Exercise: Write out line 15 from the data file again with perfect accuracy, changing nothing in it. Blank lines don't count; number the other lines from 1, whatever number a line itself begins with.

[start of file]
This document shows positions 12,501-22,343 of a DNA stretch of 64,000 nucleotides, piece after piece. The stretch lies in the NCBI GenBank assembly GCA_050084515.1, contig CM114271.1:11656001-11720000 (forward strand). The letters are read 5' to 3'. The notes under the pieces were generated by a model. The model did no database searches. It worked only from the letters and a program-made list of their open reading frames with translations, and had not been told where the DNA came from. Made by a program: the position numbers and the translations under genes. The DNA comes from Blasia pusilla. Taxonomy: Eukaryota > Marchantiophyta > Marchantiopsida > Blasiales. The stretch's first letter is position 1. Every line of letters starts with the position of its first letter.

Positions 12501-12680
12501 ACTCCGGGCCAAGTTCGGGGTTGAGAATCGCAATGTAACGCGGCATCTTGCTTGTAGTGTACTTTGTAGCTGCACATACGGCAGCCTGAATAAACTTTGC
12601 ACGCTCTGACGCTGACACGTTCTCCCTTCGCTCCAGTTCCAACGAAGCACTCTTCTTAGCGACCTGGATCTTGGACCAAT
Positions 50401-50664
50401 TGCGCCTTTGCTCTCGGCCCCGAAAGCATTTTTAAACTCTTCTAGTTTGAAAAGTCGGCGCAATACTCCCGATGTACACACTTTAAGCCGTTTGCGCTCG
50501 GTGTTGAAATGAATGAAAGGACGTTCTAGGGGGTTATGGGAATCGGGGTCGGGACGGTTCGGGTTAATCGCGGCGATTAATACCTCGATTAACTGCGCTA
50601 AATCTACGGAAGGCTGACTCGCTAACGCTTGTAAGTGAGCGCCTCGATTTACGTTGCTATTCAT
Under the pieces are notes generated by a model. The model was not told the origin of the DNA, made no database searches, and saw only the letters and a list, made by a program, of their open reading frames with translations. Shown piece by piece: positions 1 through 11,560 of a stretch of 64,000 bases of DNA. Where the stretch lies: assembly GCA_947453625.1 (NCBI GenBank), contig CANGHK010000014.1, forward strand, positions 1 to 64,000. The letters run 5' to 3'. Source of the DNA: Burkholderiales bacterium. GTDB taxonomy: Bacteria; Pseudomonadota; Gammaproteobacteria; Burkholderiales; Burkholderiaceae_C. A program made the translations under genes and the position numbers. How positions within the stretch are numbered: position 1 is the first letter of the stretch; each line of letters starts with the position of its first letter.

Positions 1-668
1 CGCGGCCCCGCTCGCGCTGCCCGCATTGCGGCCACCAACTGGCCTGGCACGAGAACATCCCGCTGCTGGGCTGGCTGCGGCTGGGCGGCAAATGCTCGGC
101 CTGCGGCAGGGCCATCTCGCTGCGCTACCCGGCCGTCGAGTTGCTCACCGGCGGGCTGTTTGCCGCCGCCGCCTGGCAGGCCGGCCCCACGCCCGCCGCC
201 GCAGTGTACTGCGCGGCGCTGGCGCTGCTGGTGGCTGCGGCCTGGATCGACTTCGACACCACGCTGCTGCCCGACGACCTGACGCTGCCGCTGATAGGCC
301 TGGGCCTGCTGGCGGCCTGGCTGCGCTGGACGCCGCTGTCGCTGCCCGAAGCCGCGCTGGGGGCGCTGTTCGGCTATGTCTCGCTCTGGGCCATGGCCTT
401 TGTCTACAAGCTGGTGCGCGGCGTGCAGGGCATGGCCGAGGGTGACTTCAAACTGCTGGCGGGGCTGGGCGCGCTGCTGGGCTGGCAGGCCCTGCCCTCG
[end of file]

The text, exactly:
401 TGTCTACAAGCTGGTGCGCGGCGTGCAGGGCATGGCCGAGGGTGACTTCAAACTGCTGGCGGGGCTGGGCGCGCTGCTGGGCTGGCAGGCCCTGCCCTCG